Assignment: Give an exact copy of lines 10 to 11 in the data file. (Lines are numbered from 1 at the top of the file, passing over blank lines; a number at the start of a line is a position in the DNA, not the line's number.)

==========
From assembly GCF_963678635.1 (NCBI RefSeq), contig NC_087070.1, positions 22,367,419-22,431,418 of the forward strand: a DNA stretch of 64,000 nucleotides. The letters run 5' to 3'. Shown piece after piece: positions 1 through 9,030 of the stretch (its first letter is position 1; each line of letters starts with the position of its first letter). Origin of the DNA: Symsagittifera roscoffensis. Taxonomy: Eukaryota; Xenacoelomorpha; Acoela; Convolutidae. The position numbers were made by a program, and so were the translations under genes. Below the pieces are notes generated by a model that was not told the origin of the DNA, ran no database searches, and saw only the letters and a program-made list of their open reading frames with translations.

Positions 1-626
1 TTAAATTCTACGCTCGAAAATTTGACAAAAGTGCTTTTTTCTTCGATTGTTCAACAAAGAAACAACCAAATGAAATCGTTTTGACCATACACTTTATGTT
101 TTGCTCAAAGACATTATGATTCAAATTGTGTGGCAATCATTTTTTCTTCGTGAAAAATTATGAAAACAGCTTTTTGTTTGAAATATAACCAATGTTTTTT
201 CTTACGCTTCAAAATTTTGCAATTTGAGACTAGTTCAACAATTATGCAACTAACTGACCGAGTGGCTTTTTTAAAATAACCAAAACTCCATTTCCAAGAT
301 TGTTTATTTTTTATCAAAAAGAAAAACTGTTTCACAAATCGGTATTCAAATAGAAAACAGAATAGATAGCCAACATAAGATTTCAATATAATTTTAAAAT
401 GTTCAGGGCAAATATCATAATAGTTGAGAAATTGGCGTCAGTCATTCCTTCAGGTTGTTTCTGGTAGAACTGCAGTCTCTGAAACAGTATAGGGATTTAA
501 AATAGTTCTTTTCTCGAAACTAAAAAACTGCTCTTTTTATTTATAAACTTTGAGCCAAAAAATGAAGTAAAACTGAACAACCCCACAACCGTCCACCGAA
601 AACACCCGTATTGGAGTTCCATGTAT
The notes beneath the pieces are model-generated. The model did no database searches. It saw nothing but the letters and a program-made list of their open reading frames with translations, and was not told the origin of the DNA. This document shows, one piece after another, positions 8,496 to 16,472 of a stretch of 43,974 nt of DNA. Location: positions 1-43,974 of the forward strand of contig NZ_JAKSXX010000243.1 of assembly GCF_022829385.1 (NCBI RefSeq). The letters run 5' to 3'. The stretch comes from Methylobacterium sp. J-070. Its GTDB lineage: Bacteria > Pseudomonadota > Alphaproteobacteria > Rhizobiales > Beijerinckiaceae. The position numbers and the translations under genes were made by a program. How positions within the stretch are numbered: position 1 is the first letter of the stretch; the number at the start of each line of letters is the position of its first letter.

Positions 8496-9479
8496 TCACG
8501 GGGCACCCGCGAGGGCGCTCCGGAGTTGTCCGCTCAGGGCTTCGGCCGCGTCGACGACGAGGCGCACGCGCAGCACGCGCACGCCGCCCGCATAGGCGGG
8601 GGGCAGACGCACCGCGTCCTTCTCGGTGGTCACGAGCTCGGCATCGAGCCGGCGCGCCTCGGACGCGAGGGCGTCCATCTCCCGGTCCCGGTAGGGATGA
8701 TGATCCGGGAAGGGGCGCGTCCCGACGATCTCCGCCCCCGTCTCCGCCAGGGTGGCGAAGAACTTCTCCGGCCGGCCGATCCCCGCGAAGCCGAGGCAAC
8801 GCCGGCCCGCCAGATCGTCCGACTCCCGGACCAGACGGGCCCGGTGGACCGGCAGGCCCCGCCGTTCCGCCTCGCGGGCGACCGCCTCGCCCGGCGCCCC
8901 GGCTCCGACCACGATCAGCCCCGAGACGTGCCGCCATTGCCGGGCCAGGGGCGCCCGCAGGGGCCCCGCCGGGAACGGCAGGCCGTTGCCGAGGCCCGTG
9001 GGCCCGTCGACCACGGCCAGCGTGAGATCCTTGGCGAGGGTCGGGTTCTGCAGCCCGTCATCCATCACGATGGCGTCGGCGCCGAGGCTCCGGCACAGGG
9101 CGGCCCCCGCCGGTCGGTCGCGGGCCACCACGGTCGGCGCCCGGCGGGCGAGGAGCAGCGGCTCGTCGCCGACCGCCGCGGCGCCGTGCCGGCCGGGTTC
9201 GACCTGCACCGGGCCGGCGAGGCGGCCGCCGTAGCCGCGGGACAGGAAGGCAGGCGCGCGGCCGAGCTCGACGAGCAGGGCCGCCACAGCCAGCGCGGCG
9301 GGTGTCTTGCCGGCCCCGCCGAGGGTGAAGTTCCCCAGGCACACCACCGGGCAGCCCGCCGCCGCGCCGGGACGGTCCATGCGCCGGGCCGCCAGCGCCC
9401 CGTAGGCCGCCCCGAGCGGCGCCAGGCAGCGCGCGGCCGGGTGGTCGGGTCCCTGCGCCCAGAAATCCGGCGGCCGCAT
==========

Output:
The notes beneath the pieces are model-generated. The model did no database searches. It saw nothing but the letters and a program-made list of their open reading frames with translations, and was not told the origin of the DNA. This document shows, one piece after another, positions 8,496 to 16,472 of a stretch of 43,974 nt of DNA. Location: positions 1-43,974 of the forward strand of contig NZ_JAKSXX010000243.1 of assembly GCF_022829385.1 (NCBI RefSeq). The letters run 5' to 3'. The stretch comes from Methylobacterium sp. J-070. Its GTDB lineage: Bacteria > Pseudomonadota > Alphaproteobacteria > Rhizobiales > Beijerinckiaceae. The position numbers and the translations under genes were made by a program. How positions within the stretch are numbered: position 1 is the first letter of the stretch; the number at the start of each line of letters is the position of its first letter.

Positions 8496-9479